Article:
The devastating earthquake that struck the High Atlas Mountains and the villages of southwest Morocco on Friday 8 September has killed almost 3,000 people. In the aftermath, there comes a need to reassure travellers about the safety of travelling to unimpacted areas of Morocco - to prevent this tragic natural disaster from also becoming an economic one.
The earthquake comes just as Morocco’s tourism industry was recovering from the pandemic, and shortly before peak hiking season.
“I was closer to Marrakesh than to the mountains when the earthquake happened,” says Mohamed Aztat, who makes a living guiding tours up Mount Toubkal and through the High Atlas region. “Luckily I was in a camp which kept us safe, but the area where we operate is not yet ready to welcome guests, and the huts we use and Berber villages we visit - we are not sure."
We are committed to continuing to bring travellers to Morocco. So many people rely on that for their livelihoods.
Specific mountain shelters have now been deemed safe, Mohamed tells us, but in places the mountains themselves have now moved - and so paths need to be cleared of rubble, and full safety checks of the trails need to be completed before the area can be re-opened to visitors.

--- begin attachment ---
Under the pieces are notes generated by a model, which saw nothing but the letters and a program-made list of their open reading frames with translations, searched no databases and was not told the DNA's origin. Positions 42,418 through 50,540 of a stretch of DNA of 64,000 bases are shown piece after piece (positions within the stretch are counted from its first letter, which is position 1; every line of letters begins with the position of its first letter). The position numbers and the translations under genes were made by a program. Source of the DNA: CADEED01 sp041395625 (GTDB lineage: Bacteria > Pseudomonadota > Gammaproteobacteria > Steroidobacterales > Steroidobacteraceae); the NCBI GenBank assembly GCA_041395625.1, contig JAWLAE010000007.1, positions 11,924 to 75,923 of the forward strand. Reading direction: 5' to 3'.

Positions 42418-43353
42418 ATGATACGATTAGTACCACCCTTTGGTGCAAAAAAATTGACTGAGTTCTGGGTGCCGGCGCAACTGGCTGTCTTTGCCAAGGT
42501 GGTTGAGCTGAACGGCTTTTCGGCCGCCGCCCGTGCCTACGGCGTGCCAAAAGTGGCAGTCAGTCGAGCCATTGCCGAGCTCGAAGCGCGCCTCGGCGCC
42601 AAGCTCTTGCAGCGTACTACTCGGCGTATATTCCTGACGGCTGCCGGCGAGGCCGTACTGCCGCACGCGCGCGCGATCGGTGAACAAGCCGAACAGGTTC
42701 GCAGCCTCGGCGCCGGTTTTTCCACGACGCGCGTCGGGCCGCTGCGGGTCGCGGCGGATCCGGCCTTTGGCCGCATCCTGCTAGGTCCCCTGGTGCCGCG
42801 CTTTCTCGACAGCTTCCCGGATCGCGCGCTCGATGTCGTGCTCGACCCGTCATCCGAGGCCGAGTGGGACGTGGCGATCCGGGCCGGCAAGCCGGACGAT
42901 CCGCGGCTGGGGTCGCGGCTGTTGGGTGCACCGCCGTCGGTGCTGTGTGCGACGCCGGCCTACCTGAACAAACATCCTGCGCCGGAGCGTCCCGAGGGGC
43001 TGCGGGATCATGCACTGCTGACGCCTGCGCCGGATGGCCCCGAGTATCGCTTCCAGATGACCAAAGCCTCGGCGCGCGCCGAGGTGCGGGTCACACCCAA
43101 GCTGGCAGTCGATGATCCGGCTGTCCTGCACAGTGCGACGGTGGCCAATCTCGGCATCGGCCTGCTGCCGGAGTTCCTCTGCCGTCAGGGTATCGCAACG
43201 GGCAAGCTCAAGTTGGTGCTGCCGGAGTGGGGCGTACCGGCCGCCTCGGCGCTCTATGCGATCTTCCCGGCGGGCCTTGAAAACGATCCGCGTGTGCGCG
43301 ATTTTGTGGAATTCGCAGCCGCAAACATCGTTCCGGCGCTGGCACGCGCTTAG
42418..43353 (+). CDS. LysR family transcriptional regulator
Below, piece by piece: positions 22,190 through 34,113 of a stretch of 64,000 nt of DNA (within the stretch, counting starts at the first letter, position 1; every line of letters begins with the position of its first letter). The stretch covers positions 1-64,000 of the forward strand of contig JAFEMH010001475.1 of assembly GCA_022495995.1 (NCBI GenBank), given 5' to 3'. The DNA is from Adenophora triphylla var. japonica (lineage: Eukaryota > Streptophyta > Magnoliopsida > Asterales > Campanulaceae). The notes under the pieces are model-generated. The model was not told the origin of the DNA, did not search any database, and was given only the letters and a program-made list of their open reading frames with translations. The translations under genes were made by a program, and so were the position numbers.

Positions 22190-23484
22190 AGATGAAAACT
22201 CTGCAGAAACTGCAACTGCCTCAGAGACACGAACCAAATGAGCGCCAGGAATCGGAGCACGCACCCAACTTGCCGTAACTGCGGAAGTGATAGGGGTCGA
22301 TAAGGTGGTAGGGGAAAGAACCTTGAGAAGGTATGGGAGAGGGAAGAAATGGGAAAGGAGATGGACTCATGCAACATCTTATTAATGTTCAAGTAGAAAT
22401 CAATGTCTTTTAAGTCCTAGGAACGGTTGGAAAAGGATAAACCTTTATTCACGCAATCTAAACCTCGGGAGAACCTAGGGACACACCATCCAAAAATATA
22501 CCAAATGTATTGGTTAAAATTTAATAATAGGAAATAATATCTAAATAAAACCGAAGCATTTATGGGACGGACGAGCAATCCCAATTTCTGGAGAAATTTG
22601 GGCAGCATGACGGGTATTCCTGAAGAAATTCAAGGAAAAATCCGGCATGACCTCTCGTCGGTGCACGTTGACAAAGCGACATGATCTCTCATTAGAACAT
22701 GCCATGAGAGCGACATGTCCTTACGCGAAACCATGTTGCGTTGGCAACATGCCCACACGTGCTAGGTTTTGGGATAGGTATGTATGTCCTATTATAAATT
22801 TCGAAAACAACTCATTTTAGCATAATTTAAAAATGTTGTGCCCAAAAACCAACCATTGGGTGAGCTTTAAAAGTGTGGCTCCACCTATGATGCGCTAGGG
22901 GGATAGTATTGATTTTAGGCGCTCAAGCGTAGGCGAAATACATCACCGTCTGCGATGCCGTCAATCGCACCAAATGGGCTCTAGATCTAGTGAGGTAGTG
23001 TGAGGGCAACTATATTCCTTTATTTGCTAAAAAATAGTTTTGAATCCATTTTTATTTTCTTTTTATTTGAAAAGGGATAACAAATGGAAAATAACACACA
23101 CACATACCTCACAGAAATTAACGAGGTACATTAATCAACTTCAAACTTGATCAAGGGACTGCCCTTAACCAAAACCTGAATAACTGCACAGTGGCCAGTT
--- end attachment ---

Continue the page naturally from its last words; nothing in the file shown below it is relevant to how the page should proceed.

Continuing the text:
“At the moment, nothing is clear,” says Aztat. “Many of the trails are not stable. Some paths have broken into two. For now, it’s not safe to take people up there.”
The impact for locals varies wildly in the Atlas Mountains, which spans 1550 miles (2,500km) - more than twice the length of the British mainland. Imlil, the gateway town to Toubkal, saw structural damage without building collapse, said Moroccan expert Alice Morrison on her podcast: “One tiny shop was cut in half. Most of the houses are fine, but there are cracks running through all the homes."
While Imlil has been lucky, other rural towns have been reduced to rubble, and are relying on outside aid. Fundraisers have been set up - for the British Moroccan Society Earthquake Appeal and High Atlas Foundation. “At the moment, people have enough food and blankets and are getting more tents to use,” says Aztat. “The next step is to find out how we can support families in rural villages to rebuild homes. We don’t yet know what the government is planning.”
Aztat has cancelled all of his upcoming departures until 30 September, giving experts the opportunity to assess the routes, and ensure the safety of future visitors. But most other spots in Morocco are relying on business as usual.